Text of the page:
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About Astrid

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    Astrophysics, Astronomy, Astrophotography, Visual Observations;
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  1. Hi! I have an EQ5 on a pretty weighty 200 mm f/5 newt (8 kilograms to be exact), and I must say that the steel legs feel very sturdy and well-built. The only downside is that those steel legs are quite heavy and weird to transport, but you get used to it eventually. I heard that for the EQ3, the steel tripods help (but to an extend). If I recall correctly, someone asked the same question in a thread called astrophotography with the 150P and EQ3 (I couldn't find it though, but it must be somewhere) By the way, here's a link that might help http://www.stubmandrel.co.uk/astronomy
  2. Yup, I agree! My 200P reaches focus without any problems with my Canon 2000D.
  3. perhaps you locked the focuser? that's what happened to me once: there is this little screw under the focuser that should be loose. Otherwise, you won't be able to move the focuser and obviously focus.
  4. As I said, i'm not looking for professional results. I'm looking for an improvement and perhaps a bit longer exposures...
  5. I wasn’t interested in GoTo since I want to learn the sky instead of relying on it. I guess the dual axis motors are worth it, if it would work without the polar scope too. For polar alignment I currently use an app called PS align and it works wonderfully for those-like me- that want a rough and quick polar align that is pretty accurate (clearly not professional AP level though)
  6. Hi! My EQ5 did not come with a polar scope, since it was the manual version. My scope is an 8 inch f/5 newt. (200/1000). Pretty heavy Thanks!
  7. Hello, fellow stargazers, and Happy New Year! These days the sky has been pretty clear here and I got the chance to shot the moon, but I'm starting to get bored by short exposures, thus I'm thinking about buying a dual axis motor drive for my mount (https://www.firstlightoptics.com/astronomy-mount-upgrade-kits/dual-axis-dc-motor-drive-for-eq5.html), EQ5 (keep in mind that the scope used is an 8'' Newtonian, 8 kg). My question is, is it worth it? Or should I get a polar scope and stick with a good polar alignment? I obviously don't have very high expectations, since I'm doing this as a hob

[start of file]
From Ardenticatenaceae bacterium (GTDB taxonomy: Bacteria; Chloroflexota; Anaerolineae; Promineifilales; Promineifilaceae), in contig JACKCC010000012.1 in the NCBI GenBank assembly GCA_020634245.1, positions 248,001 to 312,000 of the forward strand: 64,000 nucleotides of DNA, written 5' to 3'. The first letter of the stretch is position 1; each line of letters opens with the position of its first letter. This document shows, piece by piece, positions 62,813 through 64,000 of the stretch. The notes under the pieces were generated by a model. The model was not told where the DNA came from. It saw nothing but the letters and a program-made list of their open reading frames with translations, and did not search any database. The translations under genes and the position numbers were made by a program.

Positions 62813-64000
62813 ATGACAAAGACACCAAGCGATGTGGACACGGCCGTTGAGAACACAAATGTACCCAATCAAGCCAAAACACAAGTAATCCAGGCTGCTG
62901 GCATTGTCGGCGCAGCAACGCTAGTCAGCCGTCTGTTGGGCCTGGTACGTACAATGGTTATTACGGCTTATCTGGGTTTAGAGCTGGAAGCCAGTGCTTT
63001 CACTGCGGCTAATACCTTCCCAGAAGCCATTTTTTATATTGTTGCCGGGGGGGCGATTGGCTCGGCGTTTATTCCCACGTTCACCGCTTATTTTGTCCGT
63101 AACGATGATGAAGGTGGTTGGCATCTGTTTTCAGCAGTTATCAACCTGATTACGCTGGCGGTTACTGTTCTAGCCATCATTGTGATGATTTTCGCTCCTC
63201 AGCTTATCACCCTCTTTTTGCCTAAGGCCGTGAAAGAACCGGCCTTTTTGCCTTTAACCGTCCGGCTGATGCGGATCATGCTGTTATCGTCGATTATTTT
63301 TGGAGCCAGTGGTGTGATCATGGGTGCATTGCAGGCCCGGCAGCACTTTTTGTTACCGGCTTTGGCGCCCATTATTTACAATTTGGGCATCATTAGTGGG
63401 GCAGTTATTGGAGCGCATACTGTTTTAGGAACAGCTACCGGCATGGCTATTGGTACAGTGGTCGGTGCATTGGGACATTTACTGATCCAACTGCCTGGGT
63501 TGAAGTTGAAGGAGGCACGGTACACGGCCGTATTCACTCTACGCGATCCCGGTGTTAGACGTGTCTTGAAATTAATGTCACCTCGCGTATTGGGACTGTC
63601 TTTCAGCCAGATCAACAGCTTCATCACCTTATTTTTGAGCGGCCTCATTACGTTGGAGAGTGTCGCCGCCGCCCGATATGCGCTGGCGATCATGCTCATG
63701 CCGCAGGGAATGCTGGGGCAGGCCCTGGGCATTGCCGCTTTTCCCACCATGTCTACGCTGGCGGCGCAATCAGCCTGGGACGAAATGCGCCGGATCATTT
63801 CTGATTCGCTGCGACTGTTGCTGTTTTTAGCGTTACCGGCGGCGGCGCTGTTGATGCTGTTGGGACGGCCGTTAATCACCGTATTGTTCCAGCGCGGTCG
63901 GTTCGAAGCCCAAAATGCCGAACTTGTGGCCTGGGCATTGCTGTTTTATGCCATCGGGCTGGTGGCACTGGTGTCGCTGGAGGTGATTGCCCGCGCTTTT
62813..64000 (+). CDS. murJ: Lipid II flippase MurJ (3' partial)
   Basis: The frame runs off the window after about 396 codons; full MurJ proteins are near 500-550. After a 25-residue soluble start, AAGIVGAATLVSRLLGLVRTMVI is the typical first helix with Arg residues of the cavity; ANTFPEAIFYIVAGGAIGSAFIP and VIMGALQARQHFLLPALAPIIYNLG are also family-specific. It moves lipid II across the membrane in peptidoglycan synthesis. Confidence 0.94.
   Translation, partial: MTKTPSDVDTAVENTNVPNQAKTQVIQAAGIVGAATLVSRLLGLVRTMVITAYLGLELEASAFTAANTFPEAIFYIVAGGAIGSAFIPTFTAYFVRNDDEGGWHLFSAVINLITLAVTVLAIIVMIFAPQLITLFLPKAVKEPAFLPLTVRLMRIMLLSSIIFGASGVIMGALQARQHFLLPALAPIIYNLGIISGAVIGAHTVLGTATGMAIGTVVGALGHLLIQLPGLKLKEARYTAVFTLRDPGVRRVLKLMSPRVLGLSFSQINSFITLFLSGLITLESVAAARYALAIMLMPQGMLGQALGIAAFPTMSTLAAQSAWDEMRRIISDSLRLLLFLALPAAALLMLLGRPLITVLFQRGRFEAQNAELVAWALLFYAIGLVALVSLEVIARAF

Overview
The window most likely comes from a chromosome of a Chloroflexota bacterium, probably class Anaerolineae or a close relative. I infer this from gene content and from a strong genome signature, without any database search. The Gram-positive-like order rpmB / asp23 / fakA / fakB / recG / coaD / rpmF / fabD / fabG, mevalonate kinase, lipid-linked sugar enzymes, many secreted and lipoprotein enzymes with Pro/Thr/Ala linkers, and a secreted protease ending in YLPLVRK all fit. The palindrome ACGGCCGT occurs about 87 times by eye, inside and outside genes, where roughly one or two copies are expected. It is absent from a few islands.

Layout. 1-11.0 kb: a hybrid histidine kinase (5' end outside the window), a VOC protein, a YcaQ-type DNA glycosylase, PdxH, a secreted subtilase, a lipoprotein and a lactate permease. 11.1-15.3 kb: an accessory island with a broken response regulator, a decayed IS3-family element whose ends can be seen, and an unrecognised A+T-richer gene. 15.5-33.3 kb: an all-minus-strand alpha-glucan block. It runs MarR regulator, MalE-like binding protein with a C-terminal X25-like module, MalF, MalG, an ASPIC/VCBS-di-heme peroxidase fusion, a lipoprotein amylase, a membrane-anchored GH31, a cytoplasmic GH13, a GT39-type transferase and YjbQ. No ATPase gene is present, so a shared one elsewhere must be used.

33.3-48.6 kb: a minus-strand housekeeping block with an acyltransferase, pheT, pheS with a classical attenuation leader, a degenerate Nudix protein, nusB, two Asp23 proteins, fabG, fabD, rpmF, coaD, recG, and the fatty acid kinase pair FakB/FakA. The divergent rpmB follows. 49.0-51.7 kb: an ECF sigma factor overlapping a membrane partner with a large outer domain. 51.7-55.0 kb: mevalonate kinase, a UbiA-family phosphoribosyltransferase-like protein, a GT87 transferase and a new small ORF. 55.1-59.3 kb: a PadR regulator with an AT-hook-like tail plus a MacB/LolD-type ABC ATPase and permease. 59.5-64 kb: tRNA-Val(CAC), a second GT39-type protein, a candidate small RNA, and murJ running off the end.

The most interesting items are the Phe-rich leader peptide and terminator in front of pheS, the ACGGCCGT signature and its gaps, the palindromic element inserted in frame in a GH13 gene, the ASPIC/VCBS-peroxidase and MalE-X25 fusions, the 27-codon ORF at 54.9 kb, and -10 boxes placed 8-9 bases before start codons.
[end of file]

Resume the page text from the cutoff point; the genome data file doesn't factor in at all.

8. I just bought my fancy-pants equipment in September and guess what... ever since then it was permanently cloudy. I barely had 3 days to observe Jupiter (thru the finder scope), the Moon (which was absolutely stunning) and Mars. Personally I'm seriously thinking about giving up on AP :') So I guess... this thread is a safe space to complain about the terrible weather all across Europe (but not only). Clear skies!
  9. Both are great choice, the only difference being in the portability: the 150P is a bit harder to transport than the 80D but since it is bigger (the diameter is almost double) it can collect more light, which is essential in AP, but at the same time with long exposures you can solve this problem. There are both Reflector/Newtonian (150P) astrophotographers on this forum and Apochromat (80D) astrophotographers, so you will find both opinions here. The important thing in AP is the mount, if you want to do long exposures you need a RA/DEC motor or a GO-TO mount and a sturdy mount. Check
  10. I have the 200P too, but I haven't collimated it yet so reading this gives me anxiety
  11. I have the same telescope, you shouldn't have problems if you use a DSLR. Lots of people I know do that just fine, and I'll try it too when the sky clears... Astrid
  12. I know, I'm lucky that I'll image somewhere where there is little to no wind.
  13. Hi! Is the barlow necessarily? I own a 2x one that has a T2 thread but I'm afraid that the field of view would be too small to fit big DSO like Andromeda or M42. (canon DSLR too).
  14. I believe WOHBAFGKMRNS is the full version, but usually W, R, N and S types aren't that common, so those aren't used that frequently.
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